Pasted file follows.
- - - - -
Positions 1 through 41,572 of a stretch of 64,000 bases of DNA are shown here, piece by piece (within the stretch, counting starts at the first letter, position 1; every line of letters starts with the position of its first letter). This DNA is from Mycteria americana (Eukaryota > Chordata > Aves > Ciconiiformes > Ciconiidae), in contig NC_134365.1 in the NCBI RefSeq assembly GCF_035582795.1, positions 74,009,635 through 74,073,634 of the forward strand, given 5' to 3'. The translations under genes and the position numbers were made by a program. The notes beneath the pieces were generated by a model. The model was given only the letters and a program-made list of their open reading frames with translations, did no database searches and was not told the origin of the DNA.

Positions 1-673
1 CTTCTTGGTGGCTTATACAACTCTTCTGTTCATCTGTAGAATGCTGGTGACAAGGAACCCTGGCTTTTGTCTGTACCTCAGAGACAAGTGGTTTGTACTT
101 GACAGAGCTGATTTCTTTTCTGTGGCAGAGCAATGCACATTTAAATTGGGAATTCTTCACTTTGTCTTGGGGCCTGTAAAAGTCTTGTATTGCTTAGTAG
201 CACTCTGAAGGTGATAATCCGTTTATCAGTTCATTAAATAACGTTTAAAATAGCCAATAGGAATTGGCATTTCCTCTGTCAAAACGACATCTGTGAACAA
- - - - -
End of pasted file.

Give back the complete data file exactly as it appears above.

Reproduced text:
Positions 1 through 41,572 of a stretch of 64,000 bases of DNA are shown here, piece by piece (within the stretch, counting starts at the first letter, position 1; every line of letters starts with the position of its first letter). This DNA is from Mycteria americana (Eukaryota > Chordata > Aves > Ciconiiformes > Ciconiidae), in contig NC_134365.1 in the NCBI RefSeq assembly GCF_035582795.1, positions 74,009,635 through 74,073,634 of the forward strand, given 5' to 3'. The translations under genes and the position numbers were made by a program. The notes beneath the pieces were generated by a model. The model was given only the letters and a program-made list of their open reading frames with translations, did no database searches and was not told the origin of the DNA.

Positions 1-673
1 CTTCTTGGTGGCTTATACAACTCTTCTGTTCATCTGTAGAATGCTGGTGACAAGGAACCCTGGCTTTTGTCTGTACCTCAGAGACAAGTGGTTTGTACTT
101 GACAGAGCTGATTTCTTTTCTGTGGCAGAGCAATGCACATTTAAATTGGGAATTCTTCACTTTGTCTTGGGGCCTGTAAAAGTCTTGTATTGCTTAGTAG
201 CACTCTGAAGGTGATAATCCGTTTATCAGTTCATTAAATAACGTTTAAAATAGCCAATAGGAATTGGCATTTCCTCTGTCAAAACGACATCTGTGAACAA